5.8 Some Standard Notation
In the case where X = ℝn there is a special notation which is often used to describe higher
order mixed partial derivatives. It is called multi-index notation.
Definition 5.8.1 α = (α1,
) for α1
αn positive integers is called a
multi-index. For α a multi-index, |α|≡ α1
αn, and if x ∈ X,
and f a function, define
Then in this special case, the following is another description of what is meant by a Ck
Definition 5.8.2 Let U be an open subset of ℝn and let f : U → Y. Then for k
a nonnegative integer, a differentiable function f is Ck if for every
≤ k,Dαf exists
and is continuous.
Theorem 5.8.3 Let U be an open subset of ℝn and let f : U → Y. Then if
exists for r ≤ k, then Drf is continuous at x for r ≤ k if and only if Dαf is
continuous at x for each
Proof: First consider the case of a single derivative. Then as shown above, the matrix of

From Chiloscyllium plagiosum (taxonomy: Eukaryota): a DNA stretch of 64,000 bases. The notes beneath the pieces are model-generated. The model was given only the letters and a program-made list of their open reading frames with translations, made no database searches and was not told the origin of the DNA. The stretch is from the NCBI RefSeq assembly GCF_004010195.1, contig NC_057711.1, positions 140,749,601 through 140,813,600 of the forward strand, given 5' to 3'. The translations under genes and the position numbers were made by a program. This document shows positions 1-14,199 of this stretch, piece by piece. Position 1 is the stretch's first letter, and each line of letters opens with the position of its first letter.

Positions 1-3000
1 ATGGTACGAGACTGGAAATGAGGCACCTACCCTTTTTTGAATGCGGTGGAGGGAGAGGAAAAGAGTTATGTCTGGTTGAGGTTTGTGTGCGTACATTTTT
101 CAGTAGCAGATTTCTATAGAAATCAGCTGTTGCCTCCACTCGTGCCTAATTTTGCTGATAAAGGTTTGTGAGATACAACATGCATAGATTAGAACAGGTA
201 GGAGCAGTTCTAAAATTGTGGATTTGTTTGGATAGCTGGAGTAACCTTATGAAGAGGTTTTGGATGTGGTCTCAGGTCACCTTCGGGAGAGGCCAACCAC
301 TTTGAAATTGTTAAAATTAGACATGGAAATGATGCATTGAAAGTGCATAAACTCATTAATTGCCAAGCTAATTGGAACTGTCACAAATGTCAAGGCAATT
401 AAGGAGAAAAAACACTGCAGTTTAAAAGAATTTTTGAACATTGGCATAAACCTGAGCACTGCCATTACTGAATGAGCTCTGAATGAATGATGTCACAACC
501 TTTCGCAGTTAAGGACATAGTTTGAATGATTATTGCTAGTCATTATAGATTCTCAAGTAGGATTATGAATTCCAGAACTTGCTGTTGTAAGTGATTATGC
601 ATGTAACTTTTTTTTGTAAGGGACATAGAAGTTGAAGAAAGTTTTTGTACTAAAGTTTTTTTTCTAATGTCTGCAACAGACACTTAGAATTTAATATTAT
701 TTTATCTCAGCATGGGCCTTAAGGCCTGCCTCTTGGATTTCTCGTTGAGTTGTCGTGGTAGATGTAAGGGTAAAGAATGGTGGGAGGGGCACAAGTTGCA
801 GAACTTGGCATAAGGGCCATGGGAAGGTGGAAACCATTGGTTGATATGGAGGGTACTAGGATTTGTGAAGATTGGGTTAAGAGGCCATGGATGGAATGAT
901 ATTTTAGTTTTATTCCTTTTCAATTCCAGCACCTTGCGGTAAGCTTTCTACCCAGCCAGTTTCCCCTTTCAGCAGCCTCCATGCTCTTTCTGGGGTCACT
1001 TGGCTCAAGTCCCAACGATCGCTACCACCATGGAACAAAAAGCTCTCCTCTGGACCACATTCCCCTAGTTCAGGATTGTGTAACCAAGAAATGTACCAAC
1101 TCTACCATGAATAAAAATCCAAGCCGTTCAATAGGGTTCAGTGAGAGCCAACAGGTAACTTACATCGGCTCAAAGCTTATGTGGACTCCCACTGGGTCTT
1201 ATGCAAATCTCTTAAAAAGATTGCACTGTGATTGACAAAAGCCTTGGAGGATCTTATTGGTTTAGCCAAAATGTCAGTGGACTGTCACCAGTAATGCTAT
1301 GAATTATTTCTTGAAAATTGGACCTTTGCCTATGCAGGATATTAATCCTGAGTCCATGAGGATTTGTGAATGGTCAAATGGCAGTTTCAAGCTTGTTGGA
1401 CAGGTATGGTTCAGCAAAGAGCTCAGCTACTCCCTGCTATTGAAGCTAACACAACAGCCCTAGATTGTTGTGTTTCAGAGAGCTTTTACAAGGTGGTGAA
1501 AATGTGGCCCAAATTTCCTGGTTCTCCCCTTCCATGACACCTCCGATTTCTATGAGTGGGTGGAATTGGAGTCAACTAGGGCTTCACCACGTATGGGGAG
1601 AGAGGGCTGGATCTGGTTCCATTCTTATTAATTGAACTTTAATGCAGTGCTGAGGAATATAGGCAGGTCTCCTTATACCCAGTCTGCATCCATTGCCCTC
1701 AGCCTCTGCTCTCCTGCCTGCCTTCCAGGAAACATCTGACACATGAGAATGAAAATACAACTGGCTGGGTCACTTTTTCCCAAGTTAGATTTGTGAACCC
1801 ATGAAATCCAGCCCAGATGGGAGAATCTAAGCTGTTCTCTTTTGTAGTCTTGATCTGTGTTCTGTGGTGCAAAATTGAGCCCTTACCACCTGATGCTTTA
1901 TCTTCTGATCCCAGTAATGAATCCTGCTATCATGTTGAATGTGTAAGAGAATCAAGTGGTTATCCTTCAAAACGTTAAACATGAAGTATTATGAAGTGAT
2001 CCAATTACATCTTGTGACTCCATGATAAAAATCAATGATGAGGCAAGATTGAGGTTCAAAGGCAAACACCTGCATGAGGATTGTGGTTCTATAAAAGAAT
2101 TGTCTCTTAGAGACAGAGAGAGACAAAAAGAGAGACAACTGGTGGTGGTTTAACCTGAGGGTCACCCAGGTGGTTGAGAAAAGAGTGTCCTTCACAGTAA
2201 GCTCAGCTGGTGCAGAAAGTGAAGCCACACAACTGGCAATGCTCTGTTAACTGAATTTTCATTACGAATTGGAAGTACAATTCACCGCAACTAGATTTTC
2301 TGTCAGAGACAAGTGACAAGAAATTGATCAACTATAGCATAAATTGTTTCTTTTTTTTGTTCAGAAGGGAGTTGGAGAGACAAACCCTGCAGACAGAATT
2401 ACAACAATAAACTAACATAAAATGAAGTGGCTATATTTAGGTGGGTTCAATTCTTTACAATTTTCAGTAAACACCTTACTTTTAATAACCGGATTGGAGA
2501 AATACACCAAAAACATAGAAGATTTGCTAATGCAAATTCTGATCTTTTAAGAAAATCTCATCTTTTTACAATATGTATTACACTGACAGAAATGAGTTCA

and to say that x → Df
is continuous is the same as saying that each of these partial
derivatives is continuous. Written out in more detail,
Now go to the second derivative.
Hence D2f is continuous if and only if each of these coefficients
is continuous. Obviously you can continue doing this and conclude that Dkf is
continuous if and only if all of the partial derivatives of order up to k are continuous.
In practice, this is usually what people are thinking when they say that f is Ck. But as
just argued, this is the same as saying that the r linear form x → Drf
is continuous into
the appropriate space of linear transformations for each
r ≤ k
Of course the above is based on the assumption that the first k derivatives exist and gives
two equivalent formulations which state that these derivatives are continuous. Can anything
be said about the existence of the derivatives based on the existence and continuity of the
partial derivatives? This is in the next section.